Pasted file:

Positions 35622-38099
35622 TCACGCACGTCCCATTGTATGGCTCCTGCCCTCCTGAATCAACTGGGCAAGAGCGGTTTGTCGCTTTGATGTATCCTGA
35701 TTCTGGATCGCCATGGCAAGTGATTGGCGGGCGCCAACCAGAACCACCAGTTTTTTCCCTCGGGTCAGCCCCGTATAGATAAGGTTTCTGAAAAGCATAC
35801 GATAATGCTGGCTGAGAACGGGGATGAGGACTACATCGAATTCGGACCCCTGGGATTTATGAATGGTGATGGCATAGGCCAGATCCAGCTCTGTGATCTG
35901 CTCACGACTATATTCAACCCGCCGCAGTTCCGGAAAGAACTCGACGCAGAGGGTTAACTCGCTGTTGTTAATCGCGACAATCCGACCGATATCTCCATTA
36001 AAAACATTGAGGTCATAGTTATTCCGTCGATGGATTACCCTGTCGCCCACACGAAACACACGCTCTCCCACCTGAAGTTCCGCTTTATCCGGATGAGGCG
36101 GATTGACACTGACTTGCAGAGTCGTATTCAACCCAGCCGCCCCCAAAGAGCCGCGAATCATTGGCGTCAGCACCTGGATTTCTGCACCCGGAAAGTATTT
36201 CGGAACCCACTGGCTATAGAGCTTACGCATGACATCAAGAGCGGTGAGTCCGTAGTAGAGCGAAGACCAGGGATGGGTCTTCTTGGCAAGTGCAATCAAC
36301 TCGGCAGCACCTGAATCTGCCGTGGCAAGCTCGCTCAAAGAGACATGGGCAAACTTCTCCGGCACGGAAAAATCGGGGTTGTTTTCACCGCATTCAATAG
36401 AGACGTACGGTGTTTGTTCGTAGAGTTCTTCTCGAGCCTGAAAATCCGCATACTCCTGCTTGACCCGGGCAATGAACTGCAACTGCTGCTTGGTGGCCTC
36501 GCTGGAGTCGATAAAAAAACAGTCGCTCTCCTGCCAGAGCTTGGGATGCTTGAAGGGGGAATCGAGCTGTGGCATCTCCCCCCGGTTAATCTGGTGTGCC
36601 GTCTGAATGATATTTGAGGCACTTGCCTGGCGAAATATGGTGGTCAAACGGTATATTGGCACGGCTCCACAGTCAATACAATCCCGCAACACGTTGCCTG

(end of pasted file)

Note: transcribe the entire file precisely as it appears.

Positions 35622-38099
35622 TCACGCACGTCCCATTGTATGGCTCCTGCCCTCCTGAATCAACTGGGCAAGAGCGGTTTGTCGCTTTGATGTATCCTGA
35701 TTCTGGATCGCCATGGCAAGTGATTGGCGGGCGCCAACCAGAACCACCAGTTTTTTCCCTCGGGTCAGCCCCGTATAGATAAGGTTTCTGAAAAGCATAC
35801 GATAATGCTGGCTGAGAACGGGGATGAGGACTACATCGAATTCGGACCCCTGGGATTTATGAATGGTGATGGCATAGGCCAGATCCAGCTCTGTGATCTG
35901 CTCACGACTATATTCAACCCGCCGCAGTTCCGGAAAGAACTCGACGCAGAGGGTTAACTCGCTGTTGTTAATCGCGACAATCCGACCGATATCTCCATTA
36001 AAAACATTGAGGTCATAGTTATTCCGTCGATGGATTACCCTGTCGCCCACACGAAACACACGCTCTCCCACCTGAAGTTCCGCTTTATCCGGATGAGGCG
36101 GATTGACACTGACTTGCAGAGTCGTATTCAACCCAGCCGCCCCCAAAGAGCCGCGAATCATTGGCGTCAGCACCTGGATTTCTGCACCCGGAAAGTATTT
36201 CGGAACCCACTGGCTATAGAGCTTACGCATGACATCAAGAGCGGTGAGTCCGTAGTAGAGCGAAGACCAGGGATGGGTCTTCTTGGCAAGTGCAATCAAC
36301 TCGGCAGCACCTGAATCTGCCGTGGCAAGCTCGCTCAAAGAGACATGGGCAAACTTCTCCGGCACGGAAAAATCGGGGTTGTTTTCACCGCATTCAATAG
36401 AGACGTACGGTGTTTGTTCGTAGAGTTCTTCTCGAGCCTGAAAATCCGCATACTCCTGCTTGACCCGGGCAATGAACTGCAACTGCTGCTTGGTGGCCTC
36501 GCTGGAGTCGATAAAAAAACAGTCGCTCTCCTGCCAGAGCTTGGGATGCTTGAAGGGGGAATCGAGCTGTGGCATCTCCCCCCGGTTAATCTGGTGTGCC
36601 GTCTGAATGATATTTGAGGCACTTGCCTGGCGAAATATGGTGGTCAAACGGTATATTGGCACGGCTCCACAGTCAATACAATCCCGCAACACGTTGCCTG